Historic Bethayres- In the Heart of Huntingdon Valley


Village Center

Just up the hill from SEPTA's Bethayres Regional Rail Station lies the historic village of Bethayres. Today Bethayres contains a mix of residences and businesses that fill the historic buildings along Huntingdon Pike in Lower Moreland Township. With a variety of retail shops, services and restaurants, historic Bethayres offers a little bit of everything for everyone.Bethayres flag cropped

The Neighborhood

There is a lot to love about Bethayres. For those who choose to stay, the adjacent neighborhoods on either side of Huntingdon Pike provide easy commuting to center city and beyond. A walkable neighborhood today, improvements are planned to make pedestrian access much easier. Montgomery County soon will complete the next section of the Pennypack Trail which will pass through the Bethayres neighborhood connecting 17 miles along the Pennypack Creek down to the Delaware River in northeast Philadelphia. Some of Pennsylvania's highest rated schools, Lower Moreland High School and the Murray Avenue Middle School, are just a short walk away. Also in the neighborhood are the Huntingdon Valley Library and the new 31 acre Valley Center Park.

The Township

Historic Bethayres lies entirely within Lower Moreland Township at the center of Huntingdon Valley. Lower Moreland Township boasts some of the highest standards of living in the greater Philadelphia area. Surrounded by over 1000 acres of open space, Lower Moreland has a rural character and a small-town feel, all less than 30 minutes by train to Center City Philadelphia.

Getting Here

Historic Bethayres lies within a larger historic area of Huntingdon Valley and Lower Moreland Township. There are areas to park behind the businesses on Huntingdon Pike for those who choose to drive or from the City, take SEPTA's West Trenton Regional Line to Bethayres. Want to bike? Soon the extended Pennypack Trail will lead from Northeast Philadelphia to the area. Park your bike at the Huntingdon Valley Trail Head and walk over on sidewalks to Bethayres.

Historic Bethayres- Frequently Asked Questions

Why Bethayres? Isn’t this Huntingdon Valley?

Actually, it is both. Historically, Bethayres is a smaller village within the larger Huntingdon Valley area. The old Huntingdon Valley Post Office was located just north of Red Lion Road while the old Bethayres Post Office was just north of the Welsh Road/Philmont Avenue intersection. At one point, they were combined to form the Bethayres-Huntingdon Valley Post Office before Bethayres was dropped from the US Postal Service.   Bethayres was named for “Beth Ayres” an early resident whose son was a railroad director when a new station was built in 1876 on the North Pennsylvania Railroad. He named it Beth Ayres in honor of his mother who had lived in the house at 2410 Huntingdon Pike.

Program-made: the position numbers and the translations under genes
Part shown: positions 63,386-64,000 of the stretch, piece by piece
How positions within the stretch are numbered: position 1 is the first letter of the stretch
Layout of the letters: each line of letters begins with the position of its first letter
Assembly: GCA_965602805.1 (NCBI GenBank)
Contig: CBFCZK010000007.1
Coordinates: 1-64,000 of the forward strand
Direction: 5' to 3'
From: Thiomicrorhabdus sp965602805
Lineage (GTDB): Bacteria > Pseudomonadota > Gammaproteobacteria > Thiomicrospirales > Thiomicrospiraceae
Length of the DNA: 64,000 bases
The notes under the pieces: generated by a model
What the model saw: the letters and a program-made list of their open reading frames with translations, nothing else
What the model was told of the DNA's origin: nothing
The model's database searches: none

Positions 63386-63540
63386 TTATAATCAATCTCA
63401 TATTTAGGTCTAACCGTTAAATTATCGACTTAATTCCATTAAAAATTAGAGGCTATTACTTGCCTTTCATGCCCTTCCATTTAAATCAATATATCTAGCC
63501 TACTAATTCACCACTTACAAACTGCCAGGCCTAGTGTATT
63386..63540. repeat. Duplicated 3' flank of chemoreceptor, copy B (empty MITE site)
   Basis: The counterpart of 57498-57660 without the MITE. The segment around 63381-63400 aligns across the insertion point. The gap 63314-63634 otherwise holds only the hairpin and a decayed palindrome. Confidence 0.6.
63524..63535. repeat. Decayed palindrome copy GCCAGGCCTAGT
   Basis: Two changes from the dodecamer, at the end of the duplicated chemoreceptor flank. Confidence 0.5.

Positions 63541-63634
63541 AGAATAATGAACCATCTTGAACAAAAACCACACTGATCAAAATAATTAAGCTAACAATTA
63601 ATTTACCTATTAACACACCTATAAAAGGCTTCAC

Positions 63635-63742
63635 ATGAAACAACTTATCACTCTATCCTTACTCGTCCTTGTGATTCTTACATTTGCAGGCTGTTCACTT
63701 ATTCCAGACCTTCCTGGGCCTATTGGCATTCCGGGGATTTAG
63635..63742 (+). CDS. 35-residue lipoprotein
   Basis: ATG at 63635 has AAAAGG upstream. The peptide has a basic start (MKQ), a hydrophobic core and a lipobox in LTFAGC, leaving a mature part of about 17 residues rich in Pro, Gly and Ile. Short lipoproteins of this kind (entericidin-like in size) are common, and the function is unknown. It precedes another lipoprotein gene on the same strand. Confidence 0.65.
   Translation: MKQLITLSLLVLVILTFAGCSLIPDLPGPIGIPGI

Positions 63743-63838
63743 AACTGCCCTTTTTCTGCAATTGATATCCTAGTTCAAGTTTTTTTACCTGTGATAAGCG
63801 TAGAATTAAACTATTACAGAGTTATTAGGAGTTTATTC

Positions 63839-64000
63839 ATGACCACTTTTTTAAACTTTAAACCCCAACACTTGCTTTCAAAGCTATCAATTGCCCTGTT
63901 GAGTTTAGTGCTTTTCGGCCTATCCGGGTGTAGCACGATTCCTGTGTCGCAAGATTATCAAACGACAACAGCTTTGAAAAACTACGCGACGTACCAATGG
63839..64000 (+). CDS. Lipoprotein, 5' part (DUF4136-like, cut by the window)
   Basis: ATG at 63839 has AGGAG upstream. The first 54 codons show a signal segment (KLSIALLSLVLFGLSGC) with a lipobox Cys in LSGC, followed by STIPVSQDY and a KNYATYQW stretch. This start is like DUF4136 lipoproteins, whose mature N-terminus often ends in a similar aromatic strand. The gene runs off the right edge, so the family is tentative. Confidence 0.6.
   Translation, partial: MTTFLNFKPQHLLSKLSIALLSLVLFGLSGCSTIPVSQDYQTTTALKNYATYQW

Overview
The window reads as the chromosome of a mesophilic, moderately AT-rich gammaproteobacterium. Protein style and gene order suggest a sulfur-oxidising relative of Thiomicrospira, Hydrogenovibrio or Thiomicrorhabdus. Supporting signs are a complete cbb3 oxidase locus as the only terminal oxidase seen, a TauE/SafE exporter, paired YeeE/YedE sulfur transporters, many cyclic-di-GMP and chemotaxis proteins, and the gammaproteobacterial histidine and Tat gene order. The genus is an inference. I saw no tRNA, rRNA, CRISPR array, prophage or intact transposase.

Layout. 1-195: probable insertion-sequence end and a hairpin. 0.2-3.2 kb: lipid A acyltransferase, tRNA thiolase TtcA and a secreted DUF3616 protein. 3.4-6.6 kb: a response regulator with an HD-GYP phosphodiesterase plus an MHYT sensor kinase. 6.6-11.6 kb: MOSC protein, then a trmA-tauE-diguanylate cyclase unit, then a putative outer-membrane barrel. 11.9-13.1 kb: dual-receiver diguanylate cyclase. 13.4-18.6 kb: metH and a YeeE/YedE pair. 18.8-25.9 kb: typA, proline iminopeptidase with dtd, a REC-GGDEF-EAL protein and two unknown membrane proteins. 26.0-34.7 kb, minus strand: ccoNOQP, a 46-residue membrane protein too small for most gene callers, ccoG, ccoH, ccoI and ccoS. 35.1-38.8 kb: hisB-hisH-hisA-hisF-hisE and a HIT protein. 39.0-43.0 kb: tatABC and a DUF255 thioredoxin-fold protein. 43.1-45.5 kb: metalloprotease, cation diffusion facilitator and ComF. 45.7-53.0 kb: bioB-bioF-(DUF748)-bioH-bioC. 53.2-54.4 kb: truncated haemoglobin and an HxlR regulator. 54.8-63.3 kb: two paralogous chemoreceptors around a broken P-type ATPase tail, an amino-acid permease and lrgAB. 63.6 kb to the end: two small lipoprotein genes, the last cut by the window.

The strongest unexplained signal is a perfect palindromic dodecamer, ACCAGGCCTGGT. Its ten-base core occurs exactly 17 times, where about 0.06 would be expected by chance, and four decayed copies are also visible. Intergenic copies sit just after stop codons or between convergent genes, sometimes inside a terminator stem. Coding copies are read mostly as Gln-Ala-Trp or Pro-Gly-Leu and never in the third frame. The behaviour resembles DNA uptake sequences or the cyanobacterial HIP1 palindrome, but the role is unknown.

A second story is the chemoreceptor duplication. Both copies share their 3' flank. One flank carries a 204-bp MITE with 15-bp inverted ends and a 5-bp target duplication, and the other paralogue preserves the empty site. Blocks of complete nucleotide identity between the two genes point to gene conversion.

Where is the exact location of Bethayres?

Lower Moreland’s historic district encompasses older areas of both Bethayres and Huntingdon Valley along Huntingdon Pike from the Bethayres Train Station to just north of Red Lion Road. Bethayres refers to both the historic district and the adjoining neighborhoods just beyond Huntingdon Pike.

Why not call it Historic Huntingdon Valley?

Technically it could be, but today Huntingdon Valley extends from the corner of Davisville and County Line Roads all the way to the border of Rockledge on Huntingdon Pike. That area encompasses portions of Abington, Lower Moreland, Upper Moreland, Upper Southampton and Lower Southampton - five distinct municipalities in Montgomery and Bucks Counties. Bethayres is wholly within Lower Moreland Township and is historically accurate. That makes it easier to market and identify to visitors. Having a SEPTA train station listed as “Bethayres” also helps identify and market the area. The historic Keystone Highway Marker for Bethayres can be found on Huntingdon Pike at Anne Street, half way up the hill in the historic district. Another Keystone Marker may be restored at Red Lion Rd and Philmont Avenue.

The area surrounding the intersection of Philmont Avenue and Huntingdon Pike has been called Bethayres since 1876 when the train station was built. As that corner leads up to businesses along Huntingdon Pike and also to those along Philmont Avenue and Welsh Road, it makes sense to market Bethayres as the gateway and center of business activity in the community. The Bethayres Train Station will help visitors locate the area. We intend to use “Historic Bethayres – In the Heart of Huntingdon Valley” to promote both names in a way that people will understand.